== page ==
Being in debt is a lonely, frustrating experience. When you owe thousands of dollars to multiple creditors and can barely afford to make the minimum monthly payments on your bills, it can feel like the entire world is out to get you.
The good news–you’re not alone. Like you, millions of Americans are living through a spiraling debt nightmare, looking frantically for a solution to a problem that often seems intractable.
Don’t believe anyone who tells you that there’s a simple, pain-free route out of debt or a one-size-fits-all solution that works for everyone. Your debts are unique, comprised of a particular blend of credit card bills and medical bills, outstanding personal loans and other unsecured obligations whose astronomical rates of interest collectively drain thousands of dollars per year from your savings.
There are five common solutions to the problem of serious debt. Each has its own advantages and disadvantages and may be more or less ideal for your particular predicament.
Your default option is simply to do nothing and let your debt situation unfold naturally. Of course, there are several problems with this approach.
First, ignoring your debt situation may be the best way to make it worse. Even with rates near record lows, your creditors are probably demanding double-digit APRs on many of your outstanding debts. If you miss a minimum payment, you’re usually docked with late fees, penalty interest and other associated costs that immediately add hundreds of dollars to your already-high burden of debt.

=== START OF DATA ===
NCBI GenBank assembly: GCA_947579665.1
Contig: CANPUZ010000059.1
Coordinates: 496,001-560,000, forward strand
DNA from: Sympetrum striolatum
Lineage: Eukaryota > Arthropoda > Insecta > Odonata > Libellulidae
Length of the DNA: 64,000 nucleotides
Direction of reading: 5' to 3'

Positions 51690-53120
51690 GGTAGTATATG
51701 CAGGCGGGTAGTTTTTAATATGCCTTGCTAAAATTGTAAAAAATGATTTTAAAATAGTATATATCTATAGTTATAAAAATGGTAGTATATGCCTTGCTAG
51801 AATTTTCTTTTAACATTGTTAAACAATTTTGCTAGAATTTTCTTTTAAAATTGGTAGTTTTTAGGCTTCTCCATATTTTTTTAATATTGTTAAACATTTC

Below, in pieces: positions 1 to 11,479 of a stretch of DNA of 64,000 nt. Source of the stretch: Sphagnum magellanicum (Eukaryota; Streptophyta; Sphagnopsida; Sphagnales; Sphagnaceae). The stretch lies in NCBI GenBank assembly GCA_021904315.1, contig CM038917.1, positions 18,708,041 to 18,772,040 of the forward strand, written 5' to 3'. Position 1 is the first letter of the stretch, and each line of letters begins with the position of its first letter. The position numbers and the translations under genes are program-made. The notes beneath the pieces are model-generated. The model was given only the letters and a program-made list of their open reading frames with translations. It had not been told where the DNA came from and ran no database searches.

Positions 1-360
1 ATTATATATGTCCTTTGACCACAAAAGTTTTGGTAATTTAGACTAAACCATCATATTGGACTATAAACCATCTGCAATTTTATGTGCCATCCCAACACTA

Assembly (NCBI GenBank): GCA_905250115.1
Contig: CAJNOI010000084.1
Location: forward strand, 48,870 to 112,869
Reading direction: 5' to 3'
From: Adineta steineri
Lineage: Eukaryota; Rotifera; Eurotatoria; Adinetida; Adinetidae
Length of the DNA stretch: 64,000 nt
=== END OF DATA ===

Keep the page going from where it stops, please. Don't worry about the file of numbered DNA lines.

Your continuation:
When you’re in debt, each new month is like a new chapter in your own personal nightmare. You’re forced to make unpleasant choices about what to do without, which can be especially painful if you have a family to support. While making your minimum payments and just barely sliding by without allowing your debts to overwhelm you completely may be the easiest and least painful option in the short term, it’s not really a long-run solution.
Unless you anticipate a major jump in your earnings in the near future, it’s unlikely that your debts will take care of themselves. Most creditors’ minimum monthly payments are set low enough that they don’t do much more than cover the interest accrued on your outstanding obligations. Significant debts, on the order of several thousands dollars or more, can take years or decades to pay off in full with the “do nothing” option.
If you’re sick of doing nothing and watching your debts continue to mount, you may be considering a debt consolidation loan. This is a growing business: Helped along by well-produced television and Internet ad spots that promise eye-popping results in short order, thousands of Americans take out debt consolidation loans each year.
As their name implies, debt consolidation loans are loans that are generally large enough to enable you to pay off your existing debts in full. In theory, this is advantageous because it replaces a confusing array of outstanding balances with a simple, easy-to-understand monthly loan payment.